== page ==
# What is 'finite population multiplier'?

neela | Student

If x1,x2,x3...xn is a random sample without replacement  from  a finite population of  Y1,Y2,Y3,.....YN of N values, with population mean M and standard deviation sigma or variance  sigma^2, then the random sample x1,x2,x3....xn has  the sample mean = (sum of all  n  xi 's)/n = xbar, say. Sorry for notational gimmicks done!

The  distribution of sample mean,  xbar can be proved to have the  mean  M and  the variance = {sigma^2/n}{N-n)/(n-1)}.

Therefore,

variance  of the sample mean = variance (xbar) = (sigma^2/n)*{(N-n)/(N-1)}                              (1)

The standard deviation of sample mean= (sigma/n)sqrt{(N-n)/(N-1)}                              (2)

Thus the variance of the sample mean  of sample of size n , drawn from a finite population of size N and the population variance,  sigma ^2 are connected by the relation at  (1) and the standard deviation by (2)

The factor sqrt{(N-n)/(N-1)} involving population size,N and sample size,n is called the finite population correction factor, or in a abbreviation, FPCF.

For n=1, the sample is equivalent to without replacement  an this is equivalent to the entire popilation itself. fpc=1 and  variance (xbar)=sigma^2.

For large N,  the FPCF = (N-n)/(N-1)  is  nearly 1. But when n is comparatively greater than 5% of the population size, N, we use FPCF to detrmine the variance of the sample mean.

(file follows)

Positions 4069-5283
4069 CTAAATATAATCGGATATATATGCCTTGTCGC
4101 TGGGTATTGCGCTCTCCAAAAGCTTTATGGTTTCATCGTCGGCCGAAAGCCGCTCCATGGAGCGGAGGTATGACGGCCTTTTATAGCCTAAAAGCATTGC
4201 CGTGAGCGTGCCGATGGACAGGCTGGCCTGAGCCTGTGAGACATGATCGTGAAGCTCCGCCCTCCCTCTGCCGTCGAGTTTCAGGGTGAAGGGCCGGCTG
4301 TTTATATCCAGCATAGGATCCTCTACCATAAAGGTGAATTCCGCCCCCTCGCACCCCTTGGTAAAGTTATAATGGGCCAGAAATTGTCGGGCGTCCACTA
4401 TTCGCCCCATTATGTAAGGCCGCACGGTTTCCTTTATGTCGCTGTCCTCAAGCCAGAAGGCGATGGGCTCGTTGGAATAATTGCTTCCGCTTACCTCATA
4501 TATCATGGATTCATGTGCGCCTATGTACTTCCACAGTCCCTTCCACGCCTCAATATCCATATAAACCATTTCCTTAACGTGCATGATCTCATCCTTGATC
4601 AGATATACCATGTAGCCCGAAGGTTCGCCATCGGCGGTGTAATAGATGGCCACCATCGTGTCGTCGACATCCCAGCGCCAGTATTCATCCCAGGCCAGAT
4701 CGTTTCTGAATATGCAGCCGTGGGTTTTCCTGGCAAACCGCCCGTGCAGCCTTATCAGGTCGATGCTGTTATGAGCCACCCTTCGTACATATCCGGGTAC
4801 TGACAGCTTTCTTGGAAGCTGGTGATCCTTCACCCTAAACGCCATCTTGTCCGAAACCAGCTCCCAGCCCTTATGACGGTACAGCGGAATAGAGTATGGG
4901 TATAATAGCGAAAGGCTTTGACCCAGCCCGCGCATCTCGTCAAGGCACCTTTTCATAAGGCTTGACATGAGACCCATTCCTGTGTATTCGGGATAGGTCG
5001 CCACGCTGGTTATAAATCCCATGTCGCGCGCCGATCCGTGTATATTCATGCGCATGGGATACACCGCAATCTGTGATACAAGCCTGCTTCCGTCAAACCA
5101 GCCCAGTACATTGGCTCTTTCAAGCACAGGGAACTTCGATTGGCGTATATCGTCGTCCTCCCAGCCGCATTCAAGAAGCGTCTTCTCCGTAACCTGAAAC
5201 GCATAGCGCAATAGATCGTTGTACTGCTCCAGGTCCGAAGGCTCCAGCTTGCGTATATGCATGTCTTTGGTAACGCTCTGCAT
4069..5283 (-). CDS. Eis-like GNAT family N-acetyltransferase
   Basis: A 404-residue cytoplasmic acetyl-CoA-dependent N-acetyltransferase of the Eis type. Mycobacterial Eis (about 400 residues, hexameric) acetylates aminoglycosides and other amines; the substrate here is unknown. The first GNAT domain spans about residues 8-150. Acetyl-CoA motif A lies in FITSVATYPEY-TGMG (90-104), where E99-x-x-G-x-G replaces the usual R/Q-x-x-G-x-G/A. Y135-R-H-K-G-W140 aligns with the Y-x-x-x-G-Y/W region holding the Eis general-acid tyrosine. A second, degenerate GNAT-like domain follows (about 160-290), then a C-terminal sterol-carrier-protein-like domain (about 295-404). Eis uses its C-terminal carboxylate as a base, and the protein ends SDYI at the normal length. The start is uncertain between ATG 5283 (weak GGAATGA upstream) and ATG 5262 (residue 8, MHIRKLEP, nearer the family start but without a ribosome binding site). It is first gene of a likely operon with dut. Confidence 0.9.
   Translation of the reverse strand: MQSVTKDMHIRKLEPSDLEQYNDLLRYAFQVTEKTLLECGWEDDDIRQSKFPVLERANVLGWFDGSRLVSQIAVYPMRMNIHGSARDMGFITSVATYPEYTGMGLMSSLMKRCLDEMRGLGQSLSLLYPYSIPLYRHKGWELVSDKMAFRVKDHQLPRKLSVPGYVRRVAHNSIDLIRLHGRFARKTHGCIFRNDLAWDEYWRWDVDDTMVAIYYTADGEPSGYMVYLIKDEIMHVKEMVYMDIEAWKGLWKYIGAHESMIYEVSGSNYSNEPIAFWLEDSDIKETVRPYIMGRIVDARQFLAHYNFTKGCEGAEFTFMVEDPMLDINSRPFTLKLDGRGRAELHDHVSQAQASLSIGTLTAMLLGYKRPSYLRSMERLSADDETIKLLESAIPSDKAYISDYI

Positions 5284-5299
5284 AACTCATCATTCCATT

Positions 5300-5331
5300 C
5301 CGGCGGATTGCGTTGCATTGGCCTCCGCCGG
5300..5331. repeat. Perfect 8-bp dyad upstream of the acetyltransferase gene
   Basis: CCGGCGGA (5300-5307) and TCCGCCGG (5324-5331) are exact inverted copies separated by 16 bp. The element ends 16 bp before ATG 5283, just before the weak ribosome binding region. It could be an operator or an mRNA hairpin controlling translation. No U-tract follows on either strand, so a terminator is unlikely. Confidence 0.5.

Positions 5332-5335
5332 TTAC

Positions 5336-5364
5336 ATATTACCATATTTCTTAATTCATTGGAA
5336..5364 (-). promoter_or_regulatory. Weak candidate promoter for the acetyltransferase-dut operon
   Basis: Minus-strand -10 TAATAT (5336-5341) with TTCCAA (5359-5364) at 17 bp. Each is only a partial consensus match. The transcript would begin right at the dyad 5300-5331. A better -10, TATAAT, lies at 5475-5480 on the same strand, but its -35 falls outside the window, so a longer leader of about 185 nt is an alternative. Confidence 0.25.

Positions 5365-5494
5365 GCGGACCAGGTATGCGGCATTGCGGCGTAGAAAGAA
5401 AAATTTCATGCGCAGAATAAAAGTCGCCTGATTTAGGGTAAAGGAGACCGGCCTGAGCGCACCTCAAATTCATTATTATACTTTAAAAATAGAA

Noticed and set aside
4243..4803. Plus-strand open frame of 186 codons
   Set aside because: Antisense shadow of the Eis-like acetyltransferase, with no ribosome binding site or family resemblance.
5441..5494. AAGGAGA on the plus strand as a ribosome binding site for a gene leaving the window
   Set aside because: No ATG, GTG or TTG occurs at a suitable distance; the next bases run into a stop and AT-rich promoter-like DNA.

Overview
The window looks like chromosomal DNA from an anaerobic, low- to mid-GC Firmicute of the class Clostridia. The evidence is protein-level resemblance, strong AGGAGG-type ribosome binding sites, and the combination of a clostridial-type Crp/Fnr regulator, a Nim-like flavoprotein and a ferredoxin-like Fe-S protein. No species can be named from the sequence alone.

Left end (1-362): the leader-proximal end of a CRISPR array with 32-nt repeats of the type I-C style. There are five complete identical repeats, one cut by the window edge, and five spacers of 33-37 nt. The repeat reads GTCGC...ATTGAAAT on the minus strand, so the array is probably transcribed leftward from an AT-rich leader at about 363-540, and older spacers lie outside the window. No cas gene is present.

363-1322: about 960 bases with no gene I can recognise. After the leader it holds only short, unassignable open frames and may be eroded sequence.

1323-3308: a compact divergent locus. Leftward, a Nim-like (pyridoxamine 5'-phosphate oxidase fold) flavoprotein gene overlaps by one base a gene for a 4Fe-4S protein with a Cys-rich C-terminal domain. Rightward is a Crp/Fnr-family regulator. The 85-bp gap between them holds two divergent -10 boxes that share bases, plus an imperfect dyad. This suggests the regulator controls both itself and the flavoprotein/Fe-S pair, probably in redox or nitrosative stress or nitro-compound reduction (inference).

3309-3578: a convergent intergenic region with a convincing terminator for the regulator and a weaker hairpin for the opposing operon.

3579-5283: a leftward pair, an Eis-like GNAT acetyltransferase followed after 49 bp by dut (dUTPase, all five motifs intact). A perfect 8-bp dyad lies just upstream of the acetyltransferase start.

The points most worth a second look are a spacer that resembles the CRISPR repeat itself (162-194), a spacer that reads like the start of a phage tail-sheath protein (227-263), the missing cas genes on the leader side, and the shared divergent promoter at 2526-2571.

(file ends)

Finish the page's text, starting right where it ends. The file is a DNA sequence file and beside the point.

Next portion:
The distribution of sample mean helps us to make the probabilistic statemnts about the sample mean in  the theory of  Inference. It also makes us  determine the confidence limits of the domain of the population parameters like population mean. It also helps us to decide whether our sample is drawn  from a population of  with particular mean and variance.

For accademic interest you can refer to any text books on Exact Samplig theory and  topics like distribution of sample mean and how sample mean tends to Normal Distribution despite parent population not following the Normal Distribution under the influence of Central Limit Theorem.

grgsiocl | Student

The central limit theorem and the standard errors of the mean and of the proportion are based on the premise that the samples selected are chosen with replacement. However, in virtually all survey research, sampling is conducted without replacement from populations that are of a finite size N. In these cases, particularly when the sample size n is not small in comparison with the population size N (i.e., more than 5% of the population is sampled) so that n/N > 0.05, a finite population correction factor (fpc) or finite population multiplier is used to define both the standard error of the mean and the standard error of the proportion. The finite population correction factor is expressed as

fpc=sqrt(N-n/N-1)

Where N = Population Size and n = Sample Size

Standard error of the mean for finite populations would be = δ/√n (FPC) and the standard error of the proportion for finite populations = √(p(1-p)/n * FPC.

The effect of the FPC is that the error becomes zero when the sample size n is equal to the population size N.